It felt good at the time (2020-11-15, and it still feels good), and I made lots of cards that I could lay out on my desk. I put them in a box, to pull out for future use. An interesting thing I found was that I had many cards about what realized prototypes I wanted to make (and the ideas and aims motivating them), but not so many that would lead from idea to realization. Ahah! I thought, this will be useful ­ and then workload, corona and life happened, (as well as some obsessive nightly painting) and the cards stayed in their box.

I took them out again a few days ago (May 15 2020), and found that some cards could fit in multiple categories, that some categories should be merged, and that some additional routine info could be useful to record for different projects.

Right now, I have devised colors for different categories needed to plan a research project, and one for how to report it in a paper. I make symbols which are quick and easy to draw, and have boiled it down to four colors. This way, the tool could be used in collaboration: using a whiteboard with the four custom markers - black, blue, red and green. 

The research design tool i am making holds an expressive palette of my own approaches to research, but I do also reflect on how it might be useful for other researchers with their own palette. I also think about ways that this tool could serve as a guide for students who are new to research… but that is a potential future thing. Now, I need to apply it to the papers and articles I am working on to see if it is actually useful or not. If it is, then maybe I will develop it further. 

For rapid prototyping of my tool I have used spreadsheets and a little database to try out how it works, but in order for it to be useful for myself, I need the physical aspect –  to be able to touch and move around pieces on my desk. Especially, because in this way it is easier to move bits around without any constraints, to add and subtract: not being restricted by a structure but helped by it. I find when I need to design, I do it better with analog means, but when I document and structure, I want my machines.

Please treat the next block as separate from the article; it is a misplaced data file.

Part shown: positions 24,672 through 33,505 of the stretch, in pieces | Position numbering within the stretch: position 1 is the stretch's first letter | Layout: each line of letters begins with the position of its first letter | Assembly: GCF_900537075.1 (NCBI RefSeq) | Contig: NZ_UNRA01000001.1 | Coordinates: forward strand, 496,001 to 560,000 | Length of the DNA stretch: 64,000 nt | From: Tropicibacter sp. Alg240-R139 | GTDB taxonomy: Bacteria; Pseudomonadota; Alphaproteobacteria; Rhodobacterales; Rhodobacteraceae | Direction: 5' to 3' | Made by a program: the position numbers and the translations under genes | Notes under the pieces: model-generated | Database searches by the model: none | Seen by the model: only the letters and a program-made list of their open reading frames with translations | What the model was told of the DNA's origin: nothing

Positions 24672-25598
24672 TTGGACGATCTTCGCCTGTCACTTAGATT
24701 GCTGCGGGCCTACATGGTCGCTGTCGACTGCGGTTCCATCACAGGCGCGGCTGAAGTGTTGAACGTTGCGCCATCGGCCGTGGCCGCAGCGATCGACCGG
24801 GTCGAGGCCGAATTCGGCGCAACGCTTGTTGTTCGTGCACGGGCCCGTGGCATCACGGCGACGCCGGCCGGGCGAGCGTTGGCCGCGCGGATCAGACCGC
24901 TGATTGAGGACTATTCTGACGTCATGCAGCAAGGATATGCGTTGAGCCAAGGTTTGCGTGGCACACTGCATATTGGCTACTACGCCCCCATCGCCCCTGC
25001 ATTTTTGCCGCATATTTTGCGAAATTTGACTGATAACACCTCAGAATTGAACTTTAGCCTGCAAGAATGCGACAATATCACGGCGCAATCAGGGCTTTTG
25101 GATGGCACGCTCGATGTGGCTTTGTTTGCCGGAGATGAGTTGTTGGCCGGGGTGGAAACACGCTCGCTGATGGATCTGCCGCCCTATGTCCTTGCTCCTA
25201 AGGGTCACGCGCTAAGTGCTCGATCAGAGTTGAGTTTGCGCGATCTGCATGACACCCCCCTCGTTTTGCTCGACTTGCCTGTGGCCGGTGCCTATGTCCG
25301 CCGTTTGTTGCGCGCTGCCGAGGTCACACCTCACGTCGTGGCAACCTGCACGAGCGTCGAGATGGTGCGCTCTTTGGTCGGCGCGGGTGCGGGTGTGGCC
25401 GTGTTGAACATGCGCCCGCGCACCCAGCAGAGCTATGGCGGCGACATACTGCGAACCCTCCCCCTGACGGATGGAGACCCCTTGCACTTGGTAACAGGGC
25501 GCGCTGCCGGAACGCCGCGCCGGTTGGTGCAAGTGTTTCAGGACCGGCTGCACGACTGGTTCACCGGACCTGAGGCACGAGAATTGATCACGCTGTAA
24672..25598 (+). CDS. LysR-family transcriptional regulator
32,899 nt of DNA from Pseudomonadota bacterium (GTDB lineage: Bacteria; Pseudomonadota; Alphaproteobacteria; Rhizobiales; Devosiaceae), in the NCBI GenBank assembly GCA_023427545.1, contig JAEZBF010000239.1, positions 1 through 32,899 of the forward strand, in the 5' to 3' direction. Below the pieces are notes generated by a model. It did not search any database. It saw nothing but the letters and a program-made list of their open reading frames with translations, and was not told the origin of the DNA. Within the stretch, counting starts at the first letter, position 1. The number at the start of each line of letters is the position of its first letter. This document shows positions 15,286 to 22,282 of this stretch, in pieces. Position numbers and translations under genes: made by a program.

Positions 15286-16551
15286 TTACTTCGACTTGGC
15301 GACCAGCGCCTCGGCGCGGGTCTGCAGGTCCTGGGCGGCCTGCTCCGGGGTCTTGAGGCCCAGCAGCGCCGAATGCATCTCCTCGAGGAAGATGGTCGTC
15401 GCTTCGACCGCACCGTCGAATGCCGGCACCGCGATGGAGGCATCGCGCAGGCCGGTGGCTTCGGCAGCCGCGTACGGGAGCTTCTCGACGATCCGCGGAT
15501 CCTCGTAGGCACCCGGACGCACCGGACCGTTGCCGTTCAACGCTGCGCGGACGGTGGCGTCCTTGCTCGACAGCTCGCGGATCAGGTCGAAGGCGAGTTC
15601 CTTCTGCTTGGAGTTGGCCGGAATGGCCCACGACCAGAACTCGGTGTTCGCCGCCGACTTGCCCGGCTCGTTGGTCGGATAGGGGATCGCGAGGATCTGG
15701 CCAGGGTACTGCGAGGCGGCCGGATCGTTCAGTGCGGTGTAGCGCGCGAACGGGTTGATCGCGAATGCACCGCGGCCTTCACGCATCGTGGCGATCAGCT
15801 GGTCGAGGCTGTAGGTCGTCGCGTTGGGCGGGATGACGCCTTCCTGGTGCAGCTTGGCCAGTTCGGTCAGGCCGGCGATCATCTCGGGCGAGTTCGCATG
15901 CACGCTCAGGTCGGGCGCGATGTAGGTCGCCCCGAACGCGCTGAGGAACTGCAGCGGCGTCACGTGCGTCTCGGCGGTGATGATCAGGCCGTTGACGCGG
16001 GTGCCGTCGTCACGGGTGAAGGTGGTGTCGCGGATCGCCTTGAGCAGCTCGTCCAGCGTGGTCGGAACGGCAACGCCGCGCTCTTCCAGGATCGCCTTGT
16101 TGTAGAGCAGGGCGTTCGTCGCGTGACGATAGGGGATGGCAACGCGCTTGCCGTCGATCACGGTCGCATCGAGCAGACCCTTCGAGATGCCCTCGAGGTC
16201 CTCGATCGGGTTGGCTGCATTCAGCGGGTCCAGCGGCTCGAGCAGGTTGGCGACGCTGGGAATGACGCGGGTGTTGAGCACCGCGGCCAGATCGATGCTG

What I have done now is to define categories, and identified which ones recur: these will become a card deck. For each paper/project there is a formula of items that are mandatory. I have taped some envelopes together to form a notebook. The first envelope will hold a template index card for what needs to be on a paper-project plan. The second envelope will hold a card deck forming the palette of research tools/means of expression. The third envelope will hold cards to write on and stickers to use when planning and working on a research project/paper. The rest of the envelopes will hold actual cards for the projects/papers I’m working on. The envelopes can hold different notes relating to the questions investigated, and I can glue ephemera onto the actual envelopes to decorate them with information. 

I'm hoping that this will help me to
- remember ideas I have had, and want to realize
- remember my research history, things I have done over the years that might be useful in future work,
- have quick way to “prototype” a paper, for example making sure that I define an answerable research question, that I have access to using the methods that can answer it, and that the work would be useful for someone else
- remember what I have on my ‘palette’ as a researcher, and be able to add  tangible symbols of  new techniques to the palette.